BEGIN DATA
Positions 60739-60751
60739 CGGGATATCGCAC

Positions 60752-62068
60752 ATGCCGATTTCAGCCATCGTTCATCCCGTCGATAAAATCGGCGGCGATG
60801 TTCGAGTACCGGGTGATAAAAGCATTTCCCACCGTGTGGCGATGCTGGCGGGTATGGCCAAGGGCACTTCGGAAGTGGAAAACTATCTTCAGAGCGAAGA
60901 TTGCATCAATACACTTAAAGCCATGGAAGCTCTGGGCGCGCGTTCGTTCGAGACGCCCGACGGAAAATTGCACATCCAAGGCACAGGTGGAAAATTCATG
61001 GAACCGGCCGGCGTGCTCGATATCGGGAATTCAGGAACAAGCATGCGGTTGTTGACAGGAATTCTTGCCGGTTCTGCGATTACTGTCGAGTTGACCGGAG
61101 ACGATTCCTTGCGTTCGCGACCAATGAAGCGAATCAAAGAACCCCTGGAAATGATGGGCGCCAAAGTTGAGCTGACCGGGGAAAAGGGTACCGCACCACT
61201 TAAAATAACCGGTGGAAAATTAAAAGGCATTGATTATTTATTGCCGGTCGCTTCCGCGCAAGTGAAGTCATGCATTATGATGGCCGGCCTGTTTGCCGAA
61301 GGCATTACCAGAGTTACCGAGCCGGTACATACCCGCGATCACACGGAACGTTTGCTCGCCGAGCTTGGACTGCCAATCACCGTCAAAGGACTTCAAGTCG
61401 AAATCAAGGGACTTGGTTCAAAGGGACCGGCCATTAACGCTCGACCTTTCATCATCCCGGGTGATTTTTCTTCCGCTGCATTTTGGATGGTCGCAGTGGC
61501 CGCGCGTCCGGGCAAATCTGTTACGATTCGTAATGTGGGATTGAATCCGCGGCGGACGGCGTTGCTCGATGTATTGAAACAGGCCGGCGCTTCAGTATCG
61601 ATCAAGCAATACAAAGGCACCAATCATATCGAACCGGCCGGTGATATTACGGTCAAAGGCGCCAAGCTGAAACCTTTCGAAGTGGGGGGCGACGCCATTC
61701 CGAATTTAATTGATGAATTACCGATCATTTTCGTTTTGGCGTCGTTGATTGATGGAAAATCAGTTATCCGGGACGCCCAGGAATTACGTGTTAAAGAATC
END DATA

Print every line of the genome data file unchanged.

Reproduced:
Positions 60739-60751
60739 CGGGATATCGCAC

Positions 60752-62068
60752 ATGCCGATTTCAGCCATCGTTCATCCCGTCGATAAAATCGGCGGCGATG
60801 TTCGAGTACCGGGTGATAAAAGCATTTCCCACCGTGTGGCGATGCTGGCGGGTATGGCCAAGGGCACTTCGGAAGTGGAAAACTATCTTCAGAGCGAAGA
60901 TTGCATCAATACACTTAAAGCCATGGAAGCTCTGGGCGCGCGTTCGTTCGAGACGCCCGACGGAAAATTGCACATCCAAGGCACAGGTGGAAAATTCATG
61001 GAACCGGCCGGCGTGCTCGATATCGGGAATTCAGGAACAAGCATGCGGTTGTTGACAGGAATTCTTGCCGGTTCTGCGATTACTGTCGAGTTGACCGGAG
61101 ACGATTCCTTGCGTTCGCGACCAATGAAGCGAATCAAAGAACCCCTGGAAATGATGGGCGCCAAAGTTGAGCTGACCGGGGAAAAGGGTACCGCACCACT
61201 TAAAATAACCGGTGGAAAATTAAAAGGCATTGATTATTTATTGCCGGTCGCTTCCGCGCAAGTGAAGTCATGCATTATGATGGCCGGCCTGTTTGCCGAA
61301 GGCATTACCAGAGTTACCGAGCCGGTACATACCCGCGATCACACGGAACGTTTGCTCGCCGAGCTTGGACTGCCAATCACCGTCAAAGGACTTCAAGTCG
61401 AAATCAAGGGACTTGGTTCAAAGGGACCGGCCATTAACGCTCGACCTTTCATCATCCCGGGTGATTTTTCTTCCGCTGCATTTTGGATGGTCGCAGTGGC
61501 CGCGCGTCCGGGCAAATCTGTTACGATTCGTAATGTGGGATTGAATCCGCGGCGGACGGCGTTGCTCGATGTATTGAAACAGGCCGGCGCTTCAGTATCG
61601 ATCAAGCAATACAAAGGCACCAATCATATCGAACCGGCCGGTGATATTACGGTCAAAGGCGCCAAGCTGAAACCTTTCGAAGTGGGGGGCGACGCCATTC
61701 CGAATTTAATTGATGAATTACCGATCATTTTCGTTTTGGCGTCGTTGATTGATGGAAAATCAGTTATCCGGGACGCCCAGGAATTACGTGTTAAAGAATC